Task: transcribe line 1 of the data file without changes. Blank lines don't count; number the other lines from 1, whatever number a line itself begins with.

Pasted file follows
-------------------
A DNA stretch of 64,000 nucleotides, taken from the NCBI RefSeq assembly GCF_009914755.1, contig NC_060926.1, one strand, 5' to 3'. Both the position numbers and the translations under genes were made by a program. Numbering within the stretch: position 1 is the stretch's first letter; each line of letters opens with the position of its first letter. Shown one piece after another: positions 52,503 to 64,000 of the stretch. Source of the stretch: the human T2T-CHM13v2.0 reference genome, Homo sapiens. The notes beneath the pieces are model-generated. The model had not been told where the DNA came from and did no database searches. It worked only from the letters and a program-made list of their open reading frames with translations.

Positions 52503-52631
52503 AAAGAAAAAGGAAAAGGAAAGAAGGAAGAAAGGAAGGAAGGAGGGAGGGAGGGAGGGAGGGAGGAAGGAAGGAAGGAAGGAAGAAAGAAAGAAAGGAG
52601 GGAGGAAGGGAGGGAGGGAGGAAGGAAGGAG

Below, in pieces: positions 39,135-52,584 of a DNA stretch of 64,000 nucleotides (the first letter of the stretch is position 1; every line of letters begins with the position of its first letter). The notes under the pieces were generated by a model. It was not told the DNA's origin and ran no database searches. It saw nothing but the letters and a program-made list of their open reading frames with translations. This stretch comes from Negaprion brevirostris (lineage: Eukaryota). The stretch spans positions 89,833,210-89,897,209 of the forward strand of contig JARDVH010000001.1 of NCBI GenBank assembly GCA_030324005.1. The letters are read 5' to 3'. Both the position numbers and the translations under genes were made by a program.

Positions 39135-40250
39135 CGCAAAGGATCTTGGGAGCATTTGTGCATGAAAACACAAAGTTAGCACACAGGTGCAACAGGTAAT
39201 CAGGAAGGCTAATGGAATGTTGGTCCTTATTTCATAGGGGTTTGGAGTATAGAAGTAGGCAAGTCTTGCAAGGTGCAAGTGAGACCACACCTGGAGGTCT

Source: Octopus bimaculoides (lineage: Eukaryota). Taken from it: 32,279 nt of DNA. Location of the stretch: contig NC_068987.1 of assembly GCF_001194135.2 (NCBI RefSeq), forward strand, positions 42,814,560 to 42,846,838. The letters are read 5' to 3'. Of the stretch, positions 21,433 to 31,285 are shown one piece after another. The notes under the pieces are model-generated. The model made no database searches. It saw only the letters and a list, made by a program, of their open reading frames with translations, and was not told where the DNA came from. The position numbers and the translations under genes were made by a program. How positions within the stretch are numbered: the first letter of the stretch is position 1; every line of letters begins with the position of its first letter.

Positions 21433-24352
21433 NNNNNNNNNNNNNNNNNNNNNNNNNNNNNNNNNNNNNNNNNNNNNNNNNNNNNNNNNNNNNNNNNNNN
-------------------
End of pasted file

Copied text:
A DNA stretch of 64,000 nucleotides, taken from the NCBI RefSeq assembly GCF_009914755.1, contig NC_060926.1, one strand, 5' to 3'. Both the position numbers and the translations under genes were made by a program. Numbering within the stretch: position 1 is the stretch's first letter; each line of letters opens with the position of its first letter. Shown one piece after another: positions 52,503 to 64,000 of the stretch. Source of the stretch: the human T2T-CHM13v2.0 reference genome, Homo sapiens. The notes beneath the pieces are model-generated. The model had not been told where the DNA came from and did no database searches. It worked only from the letters and a program-made list of their open reading frames with translations.